The Food and Drug Administration on Thursday issued a warning to consumers about hand sanitizers that are flavored and packaged in food and drink containers, increasing the risk of people accidentally drinking them, especially children.
According to the alert, the agency has found hand sanitizers with flavorings such as chocolate and raspberry, and in packaging such as beer cans, water bottles, juice bottles, vodka bottles and children’s snack bags — some of which were marketed with cartoons aimed at children.
“I am increasingly concerned that hand sanitizers are being packaged in a way that they appear to be consumables, such as baby food or beverages,” FDA Commissioner Stephen Hahn said in a statement. “These products can confuse consumers by accidentally ingesting a potentially deadly product. It’s dangerous to add food-flavored fragrances to hand sanitizers that children might think smell like food, eat food, and get alcohol poisoning.”
Hahn went on to say that manufacturers should be “vigilant” regarding appropriate packaging of hand sanitizer and that the FDA will monitor the products and “take appropriate action if necessary.”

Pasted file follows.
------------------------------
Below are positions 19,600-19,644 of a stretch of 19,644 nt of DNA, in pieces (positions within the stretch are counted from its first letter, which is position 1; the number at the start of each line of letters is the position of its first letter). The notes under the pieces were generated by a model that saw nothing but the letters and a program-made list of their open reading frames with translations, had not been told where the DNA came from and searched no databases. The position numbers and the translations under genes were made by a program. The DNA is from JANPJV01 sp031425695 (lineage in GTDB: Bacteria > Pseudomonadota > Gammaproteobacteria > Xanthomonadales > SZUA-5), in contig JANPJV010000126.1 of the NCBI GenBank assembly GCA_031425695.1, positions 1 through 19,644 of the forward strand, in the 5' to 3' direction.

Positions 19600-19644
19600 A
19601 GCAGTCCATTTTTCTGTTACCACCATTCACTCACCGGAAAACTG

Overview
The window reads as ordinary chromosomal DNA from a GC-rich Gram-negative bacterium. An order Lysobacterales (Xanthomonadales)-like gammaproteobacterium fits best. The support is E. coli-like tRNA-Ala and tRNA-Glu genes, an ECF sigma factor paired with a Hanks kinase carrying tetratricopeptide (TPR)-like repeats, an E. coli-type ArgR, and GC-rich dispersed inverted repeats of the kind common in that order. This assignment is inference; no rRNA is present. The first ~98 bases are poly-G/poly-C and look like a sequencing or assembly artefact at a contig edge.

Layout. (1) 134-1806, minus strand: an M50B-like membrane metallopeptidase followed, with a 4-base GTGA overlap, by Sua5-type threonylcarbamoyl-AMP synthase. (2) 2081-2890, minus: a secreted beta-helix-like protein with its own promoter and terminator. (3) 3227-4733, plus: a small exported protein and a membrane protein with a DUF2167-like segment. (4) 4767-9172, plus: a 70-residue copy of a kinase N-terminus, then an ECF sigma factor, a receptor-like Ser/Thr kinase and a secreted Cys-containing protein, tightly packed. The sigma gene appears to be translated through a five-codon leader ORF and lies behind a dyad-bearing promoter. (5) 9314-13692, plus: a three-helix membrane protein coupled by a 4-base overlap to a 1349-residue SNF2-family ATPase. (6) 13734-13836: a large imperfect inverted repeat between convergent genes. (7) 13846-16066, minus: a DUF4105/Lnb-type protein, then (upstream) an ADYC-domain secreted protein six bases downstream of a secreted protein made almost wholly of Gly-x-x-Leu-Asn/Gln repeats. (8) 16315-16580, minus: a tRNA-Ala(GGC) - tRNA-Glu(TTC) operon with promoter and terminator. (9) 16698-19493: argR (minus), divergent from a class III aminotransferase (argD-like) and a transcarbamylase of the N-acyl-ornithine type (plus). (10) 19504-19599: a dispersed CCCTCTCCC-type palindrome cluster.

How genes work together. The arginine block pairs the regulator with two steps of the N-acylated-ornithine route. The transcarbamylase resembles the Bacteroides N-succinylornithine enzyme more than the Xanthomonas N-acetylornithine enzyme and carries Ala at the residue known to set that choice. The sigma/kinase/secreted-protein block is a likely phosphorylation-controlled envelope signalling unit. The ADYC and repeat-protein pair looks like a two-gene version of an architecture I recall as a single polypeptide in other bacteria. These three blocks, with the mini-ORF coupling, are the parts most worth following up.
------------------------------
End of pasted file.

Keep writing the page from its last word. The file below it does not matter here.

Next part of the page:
The hand sanitizer market has boomed during the coronavirus pandemic. Public health experts recommend using alcohol-based sanitizers (containing ethanol or isopropyl alcohol in concentrations of 60 percent or higher) when soap and water are not available as part of appropriate hand hygiene.
But the increased supply and demand shortages of trusted manufacturers have apparently given way to unscrupulous and negligent manufacturers. The FDA began warning in June about finding hand sanitizers containing the toxic alcohol-methanol, which is often associated with improperly distilled liquor. Since then, the agency has continued to identify dozens of methanol-containing products and has received increasing reports of consumers being poisoned, going blind and even dying from the dangerous products.
Earlier this month, the FDA noted that an additional toxic contaminant, 1-propanol, was found in some hand sanitizers.
The FDA’s ever-growing list of hand sanitizers that consumers should not use now includes 165 entries. You can view the full list HERE. Below is a selection of some of the labels of hazardous products identified by the FDA.